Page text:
Right on Point

Comments Off

Share this Article

Author:

Tags:

There is something about Jack and Leslie Baldwin’s cottage when one first steps into it. Perhaps it is the sunlight that shines through the skylight or the view of the stone edged fish pond in the backyard. Maybe it is the glowing fire in the den accompanied by soft music. Whatever it is, one thing is for sure about the Baldwins; when it came to customizing their new home for their future, they came up with a plan that would reflect their lifestyle and welcome visitors.

A little research went a long way after the couple visited 11 different communities. After asking all the right questions, they recently moved to Heron Point of Chestertown, a continuing care retirement community that had everything they wanted.

“When we decided to move to a CCRC, we looked for nonprofit accredited communities that featured cottages and accepted pets,” commented Jack. “Another factor we considered was that health services be well run and that they provide a sense of security for us if we ever need them.”

They decided to make the transition because they had been caregivers for three elderly family members. “They were generous, self-reliant relatives who gave much of their lives to others, but, as they aged they could not bring themselves to make choices that would assure them an independent, safe life in other than their beloved homes of many years,” said Leslie. “We didn’t want that to happen to us.” She has even written a book about their experiences and issues of aging titled Choices. Planning the Rest of Your Life.

Having moved 21 times during Jack’s Navy career, one more relocation was not difficult for them. While Jack was on active duty, Leslie devoted her time to designing and implementing family programs for the Navy and now they both enjoy traveling and visiting their two children and their families in Singapore and Annapolis.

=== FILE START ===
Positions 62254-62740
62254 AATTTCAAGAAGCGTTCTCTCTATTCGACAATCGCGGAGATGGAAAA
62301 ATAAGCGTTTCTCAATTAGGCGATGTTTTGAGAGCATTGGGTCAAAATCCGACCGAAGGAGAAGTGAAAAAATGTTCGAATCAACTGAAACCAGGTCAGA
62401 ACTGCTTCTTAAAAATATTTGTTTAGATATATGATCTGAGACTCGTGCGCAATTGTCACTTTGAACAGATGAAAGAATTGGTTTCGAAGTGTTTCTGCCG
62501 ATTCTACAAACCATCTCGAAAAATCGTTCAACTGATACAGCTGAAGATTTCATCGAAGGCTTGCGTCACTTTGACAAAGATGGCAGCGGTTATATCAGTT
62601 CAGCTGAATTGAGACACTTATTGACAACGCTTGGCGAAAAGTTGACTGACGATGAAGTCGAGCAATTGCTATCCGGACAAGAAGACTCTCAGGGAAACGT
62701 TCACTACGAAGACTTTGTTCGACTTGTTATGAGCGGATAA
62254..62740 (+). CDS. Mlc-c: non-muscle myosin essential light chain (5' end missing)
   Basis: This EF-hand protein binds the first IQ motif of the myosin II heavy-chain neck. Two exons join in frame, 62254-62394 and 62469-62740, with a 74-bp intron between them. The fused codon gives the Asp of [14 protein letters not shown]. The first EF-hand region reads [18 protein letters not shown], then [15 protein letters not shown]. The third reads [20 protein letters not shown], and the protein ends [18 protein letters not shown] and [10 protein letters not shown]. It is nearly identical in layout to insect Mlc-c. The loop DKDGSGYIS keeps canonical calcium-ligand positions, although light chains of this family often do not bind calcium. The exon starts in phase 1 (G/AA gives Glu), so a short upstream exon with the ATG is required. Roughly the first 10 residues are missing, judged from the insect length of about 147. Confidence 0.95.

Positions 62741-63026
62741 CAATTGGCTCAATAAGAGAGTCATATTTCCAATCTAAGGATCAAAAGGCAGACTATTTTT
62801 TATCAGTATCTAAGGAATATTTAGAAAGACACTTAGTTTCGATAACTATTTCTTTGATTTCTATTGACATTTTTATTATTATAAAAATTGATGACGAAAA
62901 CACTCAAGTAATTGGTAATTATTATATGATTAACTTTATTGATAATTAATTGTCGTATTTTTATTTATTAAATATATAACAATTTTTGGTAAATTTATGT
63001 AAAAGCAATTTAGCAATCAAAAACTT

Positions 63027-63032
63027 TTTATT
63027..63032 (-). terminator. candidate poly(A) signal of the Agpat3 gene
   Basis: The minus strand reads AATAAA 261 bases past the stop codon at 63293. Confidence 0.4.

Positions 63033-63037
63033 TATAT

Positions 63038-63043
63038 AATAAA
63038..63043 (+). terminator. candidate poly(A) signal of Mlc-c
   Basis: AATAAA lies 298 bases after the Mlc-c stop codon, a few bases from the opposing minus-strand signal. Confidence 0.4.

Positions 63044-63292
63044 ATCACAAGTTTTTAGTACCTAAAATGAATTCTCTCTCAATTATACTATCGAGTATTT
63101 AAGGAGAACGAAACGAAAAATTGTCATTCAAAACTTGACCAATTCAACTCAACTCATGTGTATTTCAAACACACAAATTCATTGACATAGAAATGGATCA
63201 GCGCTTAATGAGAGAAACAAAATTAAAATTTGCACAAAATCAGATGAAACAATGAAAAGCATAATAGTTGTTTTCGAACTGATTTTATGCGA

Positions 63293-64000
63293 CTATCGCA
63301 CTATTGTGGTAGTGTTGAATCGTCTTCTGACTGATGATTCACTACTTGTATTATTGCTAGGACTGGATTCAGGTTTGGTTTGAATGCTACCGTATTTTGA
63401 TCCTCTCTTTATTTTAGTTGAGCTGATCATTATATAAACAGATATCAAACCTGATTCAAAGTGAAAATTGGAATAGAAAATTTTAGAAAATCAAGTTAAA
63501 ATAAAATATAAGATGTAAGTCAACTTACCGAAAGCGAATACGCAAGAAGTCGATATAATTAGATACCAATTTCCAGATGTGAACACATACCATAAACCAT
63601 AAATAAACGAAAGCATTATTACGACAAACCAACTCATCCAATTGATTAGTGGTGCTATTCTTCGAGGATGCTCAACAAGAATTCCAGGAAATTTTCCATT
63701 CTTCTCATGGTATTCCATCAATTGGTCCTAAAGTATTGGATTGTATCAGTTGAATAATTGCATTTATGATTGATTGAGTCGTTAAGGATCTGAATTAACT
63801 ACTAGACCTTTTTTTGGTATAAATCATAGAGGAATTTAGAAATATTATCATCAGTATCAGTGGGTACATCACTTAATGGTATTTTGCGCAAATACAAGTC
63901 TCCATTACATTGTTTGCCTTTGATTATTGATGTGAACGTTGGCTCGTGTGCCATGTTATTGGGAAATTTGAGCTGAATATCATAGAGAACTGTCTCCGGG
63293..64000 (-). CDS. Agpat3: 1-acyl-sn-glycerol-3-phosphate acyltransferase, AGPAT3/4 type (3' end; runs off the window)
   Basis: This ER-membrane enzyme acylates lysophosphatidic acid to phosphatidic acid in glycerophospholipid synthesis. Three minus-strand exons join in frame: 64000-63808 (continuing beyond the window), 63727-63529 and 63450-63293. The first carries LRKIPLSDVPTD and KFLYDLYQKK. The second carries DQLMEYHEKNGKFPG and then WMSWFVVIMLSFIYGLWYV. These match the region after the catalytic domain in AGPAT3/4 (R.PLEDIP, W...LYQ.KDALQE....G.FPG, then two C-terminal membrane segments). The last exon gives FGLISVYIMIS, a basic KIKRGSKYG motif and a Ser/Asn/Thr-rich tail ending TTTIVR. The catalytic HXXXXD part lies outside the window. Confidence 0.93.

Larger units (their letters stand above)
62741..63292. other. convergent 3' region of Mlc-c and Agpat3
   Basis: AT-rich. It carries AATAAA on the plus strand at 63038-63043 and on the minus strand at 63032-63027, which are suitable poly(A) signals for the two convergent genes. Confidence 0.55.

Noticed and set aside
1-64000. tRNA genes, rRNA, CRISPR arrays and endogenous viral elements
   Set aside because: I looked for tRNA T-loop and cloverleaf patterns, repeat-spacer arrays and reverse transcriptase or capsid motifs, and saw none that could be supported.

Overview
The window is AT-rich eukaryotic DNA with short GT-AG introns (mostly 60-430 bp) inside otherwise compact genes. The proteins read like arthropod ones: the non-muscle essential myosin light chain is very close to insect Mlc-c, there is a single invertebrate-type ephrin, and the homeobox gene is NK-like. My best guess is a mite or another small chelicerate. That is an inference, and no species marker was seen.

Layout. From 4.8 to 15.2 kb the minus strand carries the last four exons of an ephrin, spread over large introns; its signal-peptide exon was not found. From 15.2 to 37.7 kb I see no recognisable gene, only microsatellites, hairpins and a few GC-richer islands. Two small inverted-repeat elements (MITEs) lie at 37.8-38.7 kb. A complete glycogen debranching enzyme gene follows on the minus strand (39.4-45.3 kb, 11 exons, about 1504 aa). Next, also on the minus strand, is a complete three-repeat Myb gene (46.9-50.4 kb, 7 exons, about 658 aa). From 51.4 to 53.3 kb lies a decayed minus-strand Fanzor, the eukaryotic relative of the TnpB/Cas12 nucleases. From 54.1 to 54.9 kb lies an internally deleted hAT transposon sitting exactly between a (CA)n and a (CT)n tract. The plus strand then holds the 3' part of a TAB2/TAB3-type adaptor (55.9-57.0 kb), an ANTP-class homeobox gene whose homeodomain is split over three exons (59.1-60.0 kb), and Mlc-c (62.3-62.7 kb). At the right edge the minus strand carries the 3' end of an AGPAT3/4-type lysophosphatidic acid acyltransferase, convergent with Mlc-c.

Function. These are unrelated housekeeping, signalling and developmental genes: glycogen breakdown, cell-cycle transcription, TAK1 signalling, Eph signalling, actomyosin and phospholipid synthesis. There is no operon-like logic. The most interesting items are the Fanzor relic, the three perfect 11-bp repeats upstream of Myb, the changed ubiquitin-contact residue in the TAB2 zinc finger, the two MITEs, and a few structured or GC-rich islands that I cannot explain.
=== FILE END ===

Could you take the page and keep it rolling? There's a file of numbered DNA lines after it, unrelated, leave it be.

After 14 years in their house in Annapolis, the couple wanted a place that would reflect their lifestyle and be a welcoming spot for friends. They worked with the Heron Point staff in adding a vaulted ceiling and skylight, and making other adjustments to their cottage. “The experience was a pleasant one,” Jack remarked, “because Heron Point was very flexible and accommodating in responding to our ideas.”

“The staff is superb,” added Leslie. “Each member comes to see you shortly after you move in to brief you on what their job is and how they can make your life safe and comfortable.”

With busy careers followed by the planning for their new home, one might say a little relaxation is in order for these two. Leslie has gone back to her creative pursuits by painting, writing and working on her canvas work embroidery. As they have long been interested in historic preservation, Jack said they have been given a membership in the Kent County Historical Association, courtesy of their daughter. They have found the welcome extended by their neighbors and other residents to be another reason to be happy here. And, of course, their two terriers are finding the woods behind their house an excellent place for hunting.

Referring to Leslie’s book’s title, the couple’s life at Heron Point, as well as that of their neighbors, seems to be filled with a sense of independence that comes from making their own choices.

“When they talk about independent living, they mean independent living,” said Leslie.

Comments are closed